What about the seasonal models? There is actually some decent agreement between the modeling and the analogs. The JAMSTEC model below is the most reliable of the models we have. You can see it’s in pretty decent agreement with the analogs I showed above. This helps yield a bit more confidence than in some years.
There are several other models that yield similar ideas. I discuss these one by one in the video below for those that want to dive more into this. In the video, I go through 7 different seasonal models for my fellow winter junkies and you’ll get a better perspective of what they are saying.
Let’s look at snow totals a bit more. The analog years I’ve chosen yielded the following for snow totals in Evansville, Indiana. You can see that they really ran a broad spectrum. Some years saw next to nothing! Some years were loaded with snow. A word of caution, those years that were loaded with snow came as a result of a big snow storm and doesn’t necessarily mean the whole season was snowy. Overall, 5 seasons featured above normal snowfall, 6 seasons featured below normal snowfall and 1 season was near normal. What does that mean? Well, it means we could have either extreme. Mega storms could be possible (I said possible, not likely). But years with next to nothing are also possible. Notice 2011 below with only a half inch all season! Or 1956 with a whopping 2.6 inches. So yes, next to no snow is very possible. So are decent totals. What I can say is La Niña will likely limit our snow chances due to less frequent cold air invasions, so to get those larger totals, we’ll need bigger storms. Those are hard to come by around here!
Here are my preliminary thoughts on this winter. Look for most of the cold to stay to our north and well to our west this year. I highly suspect when it’s all said and done that we will see an above normal winter again for temperatures. That’s not to say that we can’t have a few cold snaps. We certainly could and probably will at times. But I do think those cold snaps may be few and far between this upcoming season. I think we’ll be way more mild than we will be cold.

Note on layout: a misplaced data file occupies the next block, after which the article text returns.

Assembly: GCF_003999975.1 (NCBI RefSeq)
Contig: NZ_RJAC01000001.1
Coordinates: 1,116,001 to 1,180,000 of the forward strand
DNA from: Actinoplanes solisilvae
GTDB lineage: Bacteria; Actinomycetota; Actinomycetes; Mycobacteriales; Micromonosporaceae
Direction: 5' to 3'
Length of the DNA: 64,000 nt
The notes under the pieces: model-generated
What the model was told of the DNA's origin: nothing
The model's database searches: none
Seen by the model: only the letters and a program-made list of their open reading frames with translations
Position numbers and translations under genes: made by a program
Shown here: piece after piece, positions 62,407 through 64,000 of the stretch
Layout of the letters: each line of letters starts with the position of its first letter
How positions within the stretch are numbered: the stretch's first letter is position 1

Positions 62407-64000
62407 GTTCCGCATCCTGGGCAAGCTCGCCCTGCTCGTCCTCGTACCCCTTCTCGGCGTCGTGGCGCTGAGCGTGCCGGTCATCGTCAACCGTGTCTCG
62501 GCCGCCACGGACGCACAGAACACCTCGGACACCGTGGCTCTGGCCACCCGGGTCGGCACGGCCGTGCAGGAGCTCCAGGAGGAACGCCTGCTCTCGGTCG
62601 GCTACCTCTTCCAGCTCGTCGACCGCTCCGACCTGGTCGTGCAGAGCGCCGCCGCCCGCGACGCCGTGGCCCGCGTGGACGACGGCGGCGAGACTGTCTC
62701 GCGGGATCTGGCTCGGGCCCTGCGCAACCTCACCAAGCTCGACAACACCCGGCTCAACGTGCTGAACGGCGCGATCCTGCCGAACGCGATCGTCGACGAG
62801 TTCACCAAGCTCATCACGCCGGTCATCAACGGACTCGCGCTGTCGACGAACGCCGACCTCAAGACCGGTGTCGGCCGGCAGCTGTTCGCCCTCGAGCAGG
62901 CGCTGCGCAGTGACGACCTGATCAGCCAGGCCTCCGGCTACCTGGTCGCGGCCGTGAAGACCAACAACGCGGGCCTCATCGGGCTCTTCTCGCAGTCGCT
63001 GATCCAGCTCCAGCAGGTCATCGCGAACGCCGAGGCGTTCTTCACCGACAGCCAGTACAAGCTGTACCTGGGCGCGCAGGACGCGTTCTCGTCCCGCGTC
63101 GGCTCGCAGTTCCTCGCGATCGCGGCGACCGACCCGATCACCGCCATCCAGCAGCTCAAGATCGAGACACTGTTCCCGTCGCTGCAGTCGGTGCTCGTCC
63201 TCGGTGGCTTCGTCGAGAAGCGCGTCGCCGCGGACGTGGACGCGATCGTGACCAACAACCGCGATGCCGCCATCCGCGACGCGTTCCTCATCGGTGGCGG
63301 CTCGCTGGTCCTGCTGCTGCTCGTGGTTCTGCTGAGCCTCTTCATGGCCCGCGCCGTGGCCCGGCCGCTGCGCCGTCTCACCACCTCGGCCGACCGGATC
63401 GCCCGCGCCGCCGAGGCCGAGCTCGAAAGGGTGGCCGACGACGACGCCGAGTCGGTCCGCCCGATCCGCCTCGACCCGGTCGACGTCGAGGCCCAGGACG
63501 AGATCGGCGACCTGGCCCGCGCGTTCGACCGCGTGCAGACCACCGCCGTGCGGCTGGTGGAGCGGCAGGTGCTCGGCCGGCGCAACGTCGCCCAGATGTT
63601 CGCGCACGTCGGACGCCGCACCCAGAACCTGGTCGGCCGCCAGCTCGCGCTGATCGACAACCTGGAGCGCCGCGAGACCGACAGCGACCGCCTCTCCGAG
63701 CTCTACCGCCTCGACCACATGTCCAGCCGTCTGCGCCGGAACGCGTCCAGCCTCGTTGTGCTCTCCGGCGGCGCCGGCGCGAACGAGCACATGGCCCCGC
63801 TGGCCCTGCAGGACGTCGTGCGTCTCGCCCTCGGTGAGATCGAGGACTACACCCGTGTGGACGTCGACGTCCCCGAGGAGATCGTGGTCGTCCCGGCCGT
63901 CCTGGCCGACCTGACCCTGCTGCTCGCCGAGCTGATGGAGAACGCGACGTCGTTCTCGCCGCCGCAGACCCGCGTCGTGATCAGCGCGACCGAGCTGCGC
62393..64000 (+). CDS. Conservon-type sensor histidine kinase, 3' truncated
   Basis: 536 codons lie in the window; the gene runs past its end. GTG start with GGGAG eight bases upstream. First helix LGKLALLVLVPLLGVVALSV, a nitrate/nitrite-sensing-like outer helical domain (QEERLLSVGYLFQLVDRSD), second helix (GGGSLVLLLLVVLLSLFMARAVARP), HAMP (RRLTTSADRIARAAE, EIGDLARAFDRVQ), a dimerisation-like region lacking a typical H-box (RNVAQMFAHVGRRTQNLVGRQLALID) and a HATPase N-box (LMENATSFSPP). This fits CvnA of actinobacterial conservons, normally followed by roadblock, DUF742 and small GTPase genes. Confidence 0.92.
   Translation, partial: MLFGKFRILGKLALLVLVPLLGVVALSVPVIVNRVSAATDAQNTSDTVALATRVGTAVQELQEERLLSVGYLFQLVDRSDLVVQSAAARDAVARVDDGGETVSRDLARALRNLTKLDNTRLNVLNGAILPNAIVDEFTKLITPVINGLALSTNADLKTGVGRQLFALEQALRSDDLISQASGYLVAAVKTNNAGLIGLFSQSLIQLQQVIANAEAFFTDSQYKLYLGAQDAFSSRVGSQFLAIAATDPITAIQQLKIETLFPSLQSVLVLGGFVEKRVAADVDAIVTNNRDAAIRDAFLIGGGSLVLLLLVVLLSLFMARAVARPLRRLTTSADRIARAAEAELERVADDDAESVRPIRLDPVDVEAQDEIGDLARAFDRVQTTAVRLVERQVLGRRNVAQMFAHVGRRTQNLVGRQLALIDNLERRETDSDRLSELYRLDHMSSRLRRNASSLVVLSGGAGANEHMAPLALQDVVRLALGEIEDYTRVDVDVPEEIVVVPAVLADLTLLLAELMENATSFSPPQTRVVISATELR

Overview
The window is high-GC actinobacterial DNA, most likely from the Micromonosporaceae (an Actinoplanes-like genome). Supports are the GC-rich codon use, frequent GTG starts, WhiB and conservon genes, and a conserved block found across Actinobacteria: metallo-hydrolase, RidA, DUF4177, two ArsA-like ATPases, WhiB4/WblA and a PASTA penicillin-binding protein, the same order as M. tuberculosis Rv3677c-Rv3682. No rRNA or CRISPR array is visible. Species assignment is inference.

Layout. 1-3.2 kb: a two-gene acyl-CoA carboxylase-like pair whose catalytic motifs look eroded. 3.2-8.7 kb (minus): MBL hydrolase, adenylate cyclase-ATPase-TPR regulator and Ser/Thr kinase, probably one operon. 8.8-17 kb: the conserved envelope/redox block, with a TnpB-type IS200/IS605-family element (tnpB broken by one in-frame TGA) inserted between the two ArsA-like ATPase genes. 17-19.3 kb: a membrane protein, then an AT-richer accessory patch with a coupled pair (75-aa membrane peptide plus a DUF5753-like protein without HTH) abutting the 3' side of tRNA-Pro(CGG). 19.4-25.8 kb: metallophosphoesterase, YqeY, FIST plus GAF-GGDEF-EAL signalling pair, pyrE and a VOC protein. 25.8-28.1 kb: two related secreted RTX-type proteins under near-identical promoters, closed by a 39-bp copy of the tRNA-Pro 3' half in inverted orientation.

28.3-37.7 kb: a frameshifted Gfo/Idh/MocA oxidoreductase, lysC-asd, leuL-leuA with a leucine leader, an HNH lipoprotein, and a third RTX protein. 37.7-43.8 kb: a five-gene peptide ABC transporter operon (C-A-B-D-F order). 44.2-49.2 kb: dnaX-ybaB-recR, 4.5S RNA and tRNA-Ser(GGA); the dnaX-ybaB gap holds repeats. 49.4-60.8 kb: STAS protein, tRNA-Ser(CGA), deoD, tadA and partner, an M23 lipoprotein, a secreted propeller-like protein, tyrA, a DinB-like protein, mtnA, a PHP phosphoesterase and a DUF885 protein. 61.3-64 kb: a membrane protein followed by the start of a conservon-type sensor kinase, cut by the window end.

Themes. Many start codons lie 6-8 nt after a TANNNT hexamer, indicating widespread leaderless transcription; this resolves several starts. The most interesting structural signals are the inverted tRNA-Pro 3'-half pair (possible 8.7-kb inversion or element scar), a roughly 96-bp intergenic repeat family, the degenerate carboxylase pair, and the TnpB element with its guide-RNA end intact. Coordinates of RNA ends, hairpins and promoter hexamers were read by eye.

The data also suggests to me that we will see what could be an above normal amount of rain this winter. The data suggests an active storm track through the Ohio Valley this season and that will likely lead to quite a bit of rain this winter. Maybe some snow? Meanwhile, the deep south looks to be below normal this winter, as well as the west.
As for snowfall, here are my early thoughts. I do suspect that we’ll be below normal here in the Ohio Valley. The above normal snows will likely be way to our north where the cold will be more common. Look for far more rain events than snow events for us this winter. That’s not to say that we won’t get any snow. It was toasty last winter and we did have 1 snow event. I suspect we’ll see more snow this winter than last, but that’s not saying much.
Here are some highlights for Southern Indiana. While cooler than last winter, expect above normal temps, above normal rain and below normal snowfall again. My rough estimate is 50%-75% of normal snowfall this year. Last winter only saw far less than 25% of normal, so it would be an improvement, at least, for you snow lovers. But unless the stars line up just right for a miracle, I’m not seeing a tremendous snow year this time around.
My Final Winter Forecast will come out on December 1st! Be sure to watch the video below for a more in-depth explanation of all the above.